Rain Wednesday and Thursday, all day. Things to do on a rainy day while living in a trailer: write, exercise, clean, do laundry, get the oil changed and tires rotated, back-blog, and go to cool places where you can stay dry, like the Mount Angel Sausage Company. To add a bit of spice to my travel, I started going to restaurants that have been on TV. The Mount Angel Sausage Company was on the Food Channel back in 2011. I remembered their Fire Haus Brats, so I tried their Level 2 Fire Brat on a bun topped with sautéed onions. It was very good, might have step it up to level 3 before I leave the area.
Mount Angel is a delightful little town. I drove past the Sausage Company and had to circle around through side streets, which worked out because there was parking across the street out back of the restaurant. Off the highway, the houses and yards were neat and trim. With the flowers blooming in front, I thought, for the first time since leaving Michigan that this would be a nice place to live. Once I stepped inside the Sausage Company, I understood, call it, the “lage-geist,” by which I mean the spirit of the place, because the Mount Angel Sausage Company specializes in German cuisine, offering schnitzels, spaetzle, and other mainstays of German foods. German music plays in the background and, of course, a selection of German beers.
As for back-blogging I mean writing about some earlier event. In this case, the Redwood Highway, Jedidiah Smith Redwoods State Park, and Crescent City. The Redwood Highway, CA 101, runs inland from the coast, through the Redwood Forests, and at last along the coast before turning inland towards Grants Pass. The coastal portion is relatively mild driving compared to other sections, although there were sections where the ocean-side lane had collapsed. At the top of a rise, a spectacular view of sea stacks dotting a bay shortly south of Crescent City is laid out in front of you.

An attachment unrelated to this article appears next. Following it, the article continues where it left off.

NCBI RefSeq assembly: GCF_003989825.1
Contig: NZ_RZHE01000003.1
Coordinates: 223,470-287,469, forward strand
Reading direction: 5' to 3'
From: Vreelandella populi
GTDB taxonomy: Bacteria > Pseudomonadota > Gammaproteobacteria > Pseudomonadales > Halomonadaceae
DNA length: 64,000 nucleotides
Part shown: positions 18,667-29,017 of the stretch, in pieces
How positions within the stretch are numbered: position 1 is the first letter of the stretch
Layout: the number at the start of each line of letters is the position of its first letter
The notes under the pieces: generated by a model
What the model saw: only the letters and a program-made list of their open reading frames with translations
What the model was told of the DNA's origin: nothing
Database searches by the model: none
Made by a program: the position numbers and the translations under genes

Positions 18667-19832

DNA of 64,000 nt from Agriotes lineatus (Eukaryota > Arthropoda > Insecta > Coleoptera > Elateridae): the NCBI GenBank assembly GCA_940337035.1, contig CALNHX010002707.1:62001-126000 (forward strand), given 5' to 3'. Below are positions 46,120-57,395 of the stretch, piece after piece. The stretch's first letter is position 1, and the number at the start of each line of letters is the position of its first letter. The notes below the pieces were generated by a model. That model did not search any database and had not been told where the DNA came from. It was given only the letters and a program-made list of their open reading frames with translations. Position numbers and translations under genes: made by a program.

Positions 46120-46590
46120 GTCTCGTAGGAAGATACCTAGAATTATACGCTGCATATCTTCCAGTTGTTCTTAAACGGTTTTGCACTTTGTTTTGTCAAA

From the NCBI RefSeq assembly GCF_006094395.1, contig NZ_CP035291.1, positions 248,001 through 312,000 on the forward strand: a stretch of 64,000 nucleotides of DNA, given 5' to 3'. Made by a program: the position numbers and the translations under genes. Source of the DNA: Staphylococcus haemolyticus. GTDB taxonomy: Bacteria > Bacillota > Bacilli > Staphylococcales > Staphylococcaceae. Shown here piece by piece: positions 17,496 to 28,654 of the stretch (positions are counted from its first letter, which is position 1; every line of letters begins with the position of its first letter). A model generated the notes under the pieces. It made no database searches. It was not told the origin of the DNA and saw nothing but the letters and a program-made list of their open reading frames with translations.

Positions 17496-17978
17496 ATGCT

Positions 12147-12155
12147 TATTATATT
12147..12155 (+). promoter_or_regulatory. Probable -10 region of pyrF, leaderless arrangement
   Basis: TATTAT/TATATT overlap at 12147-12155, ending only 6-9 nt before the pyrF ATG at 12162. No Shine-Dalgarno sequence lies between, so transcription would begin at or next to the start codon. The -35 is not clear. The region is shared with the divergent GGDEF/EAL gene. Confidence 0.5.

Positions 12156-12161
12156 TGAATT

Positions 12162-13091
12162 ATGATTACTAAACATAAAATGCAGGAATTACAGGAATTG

The Redwood Highway (CA 101) runs through the land of Sasquatch and Ewoks, of which I saw none. The trees are tall and dense enough that road signs order to turn on the headlights. At several points, the Highway twists and turns through giant trees, passing so closely that divots have been taken out of trees by those not paying attention.
Jedidiah Smith Redwoods State Park is the state counterpart to the National Redwood Forest south of Crescent City. It has several differing sections. The Howland Hill Road runs along the Smith River before turning to follow Mill Creek. The Stout Memorial Grove of old growth redwood trees is the highlight, although there are several other trails to explore, such as the Mckerson Ranch Trail, which peters out above Mill Creek to which one can descend on a slippery mud path down through tramped down green plants. Back across the River and lower down is a redwood rainforest.
Leaving Jedidiah Smith Park, one reaches the 101. Proceed straight across to enter Enderts Beach Road and the Crescent Beach Overlook, which provides an excellent view of the Crescent Bay. Unfortunately, the trail south to the bay with the sea stacks was closed, I imagine due to the same slide that had taken out the western lane of the 101 above.
Crescent City is a working harbor town with many hotels, motels and RV parks near the water. At the harbor in town, I ate fish and chips and a local beer, 5 pieces of fresh fish, mid-west portions mid-west prices. After eating I walked out to the end which was capped by a rise of rock. Along the way, I stopped to watch the numerous sea lions on floating docks they had taken over, or were they planted to divert the sea lions from other locations? I climbed the rock for the view. Across the way, a jetty was topped by what, at first, I took to be sea lions – the largest motionless sea lions I had ever seen, but from the rise, I could see they were constructions of some sort. Later, I learned that they were wave breakers intended to undercut tsunami and other large waves, thereby disrupting the energy driving their unified orderly assault on the town by injecting chaos beneath.
The pics are of breakwater, the beach next one south of Crescent Beach Bay, and redwoods. Look closely, one is the trail, one the roadway, and the third has two kids stretching out their arms to provide scale for the breadth of the tree.